Can A Landlord Evict A Tenant For Smoking Recreational Marijuana?

This subject has arisen a lot over the past few years as more states legalize recreational marijuana. A number of people have brought cases to court after getting evicted for being caught smoking or vaping marijuana either inside or outside of their apartments. Laws vary from state to state — and in some cases the relevant laws simply don’t exist yet. If you were evicted, you should approach a landlord-tenant law firm for advice on how to proceed. 

The distinction between vaping and smoking is not always defined in leasing agreements or contracts, which means it can end up the court’s decision who to back. Sometimes, state laws will help courts make this tough choice.

Francine and Timothy Weinandy were a couple who were living in the same apartment for 26 years when they were evicted after being caught smoking marijuana on their outdoor balcony. The Weinandys were 60-somethings and medically disabled — which is why their case was so important to them. 

Francine commented on the matter: “No one deserves to have their home taken away from them because of pot.”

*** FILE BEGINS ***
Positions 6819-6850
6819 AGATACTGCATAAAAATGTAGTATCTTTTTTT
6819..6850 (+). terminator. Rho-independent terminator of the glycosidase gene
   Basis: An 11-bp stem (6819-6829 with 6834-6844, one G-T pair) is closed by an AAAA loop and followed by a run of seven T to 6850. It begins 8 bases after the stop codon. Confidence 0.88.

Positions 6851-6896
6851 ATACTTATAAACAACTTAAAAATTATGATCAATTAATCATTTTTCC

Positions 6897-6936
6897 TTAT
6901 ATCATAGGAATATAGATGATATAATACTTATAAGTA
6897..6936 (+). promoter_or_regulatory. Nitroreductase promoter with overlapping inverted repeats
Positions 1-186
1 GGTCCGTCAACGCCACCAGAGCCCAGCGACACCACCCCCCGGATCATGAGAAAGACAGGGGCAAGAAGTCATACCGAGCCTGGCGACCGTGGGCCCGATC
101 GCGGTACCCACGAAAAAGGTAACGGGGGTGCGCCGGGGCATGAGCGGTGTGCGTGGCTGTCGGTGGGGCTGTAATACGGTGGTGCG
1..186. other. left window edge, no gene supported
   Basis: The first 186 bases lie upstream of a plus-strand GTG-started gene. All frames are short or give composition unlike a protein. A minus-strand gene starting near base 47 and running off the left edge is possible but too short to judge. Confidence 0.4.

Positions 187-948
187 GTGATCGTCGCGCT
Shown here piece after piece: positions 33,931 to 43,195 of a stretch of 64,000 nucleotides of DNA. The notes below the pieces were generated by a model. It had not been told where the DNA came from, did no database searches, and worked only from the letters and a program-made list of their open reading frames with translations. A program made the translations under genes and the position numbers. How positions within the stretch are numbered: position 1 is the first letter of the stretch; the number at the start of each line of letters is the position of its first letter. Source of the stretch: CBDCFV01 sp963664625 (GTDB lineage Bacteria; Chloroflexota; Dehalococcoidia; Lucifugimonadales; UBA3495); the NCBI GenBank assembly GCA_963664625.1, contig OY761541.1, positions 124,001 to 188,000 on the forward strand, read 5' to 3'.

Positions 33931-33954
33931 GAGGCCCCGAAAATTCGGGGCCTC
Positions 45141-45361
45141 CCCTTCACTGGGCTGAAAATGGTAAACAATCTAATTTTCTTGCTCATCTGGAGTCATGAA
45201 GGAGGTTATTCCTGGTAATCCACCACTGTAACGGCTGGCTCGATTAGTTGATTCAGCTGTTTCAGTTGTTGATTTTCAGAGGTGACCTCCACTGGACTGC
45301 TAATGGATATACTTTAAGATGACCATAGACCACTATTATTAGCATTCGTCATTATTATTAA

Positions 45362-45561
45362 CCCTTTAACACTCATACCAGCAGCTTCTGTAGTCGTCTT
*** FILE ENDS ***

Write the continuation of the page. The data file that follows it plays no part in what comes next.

And more and more people are holding to those words. Public opinion is now firmly in the camp of recreational and medical marijuana legalization, despite new legislation to reflect those views being implemented in state’s across the country slowly — if at all. The Republican dominated Senate might soon see a legalization bill, but most analysts seem to think any such bill is more than likely dead on arrival.

Before you smoke any substance in the confines of your own home, you should know exactly what your lease agreement says about the subject. This is according to Evan Loeffler, head of Seattle’s Loeffler Law Group, who practices landlord-tenant law (and has actually rented out properties himself, so he knows what he’s talking about).

“This issue comes up quite regularly,” Loeffler said. “I’ve represented a lot of residential landlords writing leases or dealing with tenants who either demand, insist, or deny the use of marijuana.”

It shouldn’t be a big surprise. Smoke can damage almost every part of an apartment, which is why most lease agreements forbid it. Some will allow residents to smoke on the balcony, while others might ask tenants to smoke farther away. Edibles are a different category altogether.

The basic rule of thumb is this: Whatever is in your lease agreement, abide by it — even if you have a card for medical marijuana possession and use. Anything outside of your lease agreement might warrant a conversation with your landlord or a landlord-tenant law attorney.

Don’t forget: Your landlord needs protection too. 

Jenna Marie wrote for SFGate: “The landlord can be held liable for injuries, loss of property, emotional anguish and even the cost of the tenant relocating to another rental property if it can be shown that an action or inaction was negligent. A guilty verdict can mean fines, reparations and possibly jail time.”

So don’t panic, and try to be respectful of one another while working out terms.